The mind/body or “head and heart” (emotional and rational) – these two minds operate in tight harmony for the most part in our bodies. They help us balance between emotional and rational thoughts, with emotion feeding into and informing the operational mind, and the rational mind refining and sometimes vetoing the independent faculties, of the emotions. They are meant to work together for maximum effect.
The amygdale acts as the storehouse of emotional memory. More than affection is tied to it – all passion depends on it.
LeDoux stated that life’s earliest years lay down a set of emotional lessons based on the interactions between infant and caretaker, creating wordless blueprints for emotional life as they grow (Science, How Scary Things Get That Way, 1992).
When emotions announce themselves so loudly we can’t ignore them, stop ignoring them. It is important to listen. Then make some simple tweaks to your emotional life which can recenter you, give you an edge, and reframe so your mind can actually change how your brain is processing the event(s).
1, Know yourself: Lao Tzu stated: “Knowing others is wisdom; knowing yourself is enlightenment.” When you are having emotions and have the impulse to act on it, first name it. Resist reacting and instead name it because it puts your prefrontal cortex back in the driver’s seat.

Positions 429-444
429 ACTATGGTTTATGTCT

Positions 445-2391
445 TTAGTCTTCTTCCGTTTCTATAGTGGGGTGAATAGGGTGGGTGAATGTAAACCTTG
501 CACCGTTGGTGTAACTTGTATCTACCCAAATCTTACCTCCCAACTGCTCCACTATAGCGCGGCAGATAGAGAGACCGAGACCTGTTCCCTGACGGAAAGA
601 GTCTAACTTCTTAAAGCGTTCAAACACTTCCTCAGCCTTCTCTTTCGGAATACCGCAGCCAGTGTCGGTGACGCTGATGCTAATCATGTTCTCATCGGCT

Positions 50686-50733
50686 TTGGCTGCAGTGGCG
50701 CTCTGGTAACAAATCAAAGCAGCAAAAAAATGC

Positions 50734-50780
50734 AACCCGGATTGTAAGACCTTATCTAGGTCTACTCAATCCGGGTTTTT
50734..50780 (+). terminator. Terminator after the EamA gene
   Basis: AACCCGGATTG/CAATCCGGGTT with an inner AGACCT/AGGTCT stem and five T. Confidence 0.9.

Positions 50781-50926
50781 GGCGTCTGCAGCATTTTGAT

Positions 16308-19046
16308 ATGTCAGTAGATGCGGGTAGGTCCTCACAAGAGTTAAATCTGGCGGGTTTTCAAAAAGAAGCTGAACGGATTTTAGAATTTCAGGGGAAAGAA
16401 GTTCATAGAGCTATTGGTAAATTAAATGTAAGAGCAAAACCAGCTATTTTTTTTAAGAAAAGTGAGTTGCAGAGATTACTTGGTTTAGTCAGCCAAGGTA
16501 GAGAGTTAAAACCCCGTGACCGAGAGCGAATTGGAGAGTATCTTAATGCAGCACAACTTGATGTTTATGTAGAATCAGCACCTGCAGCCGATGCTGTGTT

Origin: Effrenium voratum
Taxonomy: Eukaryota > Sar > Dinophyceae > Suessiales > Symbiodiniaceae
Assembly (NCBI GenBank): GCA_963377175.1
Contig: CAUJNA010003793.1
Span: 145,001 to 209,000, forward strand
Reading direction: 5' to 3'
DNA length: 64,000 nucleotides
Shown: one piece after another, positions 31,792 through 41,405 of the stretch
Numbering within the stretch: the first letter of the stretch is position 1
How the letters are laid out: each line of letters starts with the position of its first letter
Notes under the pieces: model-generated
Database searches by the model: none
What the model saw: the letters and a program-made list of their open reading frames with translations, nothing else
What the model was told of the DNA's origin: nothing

- Decide what to do now that you are going to “act” and take appropriate action behaviors like walking it out; singing it out; affirmation it out; deep breathing it out; yoga it out; and more are effective self-management techniques giving your body time to calm down. In anger management research shows it takes the average person 20 minutes to calm down from anger so be in control so your body can regain its control.
- Talk it out. David Caruso, psychologist and co-founder of Emotional Intelligence Skills Group said, “talking about how you feel and why – feeling heard and validated – can be incredibly effective sorting out your thoughts and helping you see your situation more positively.”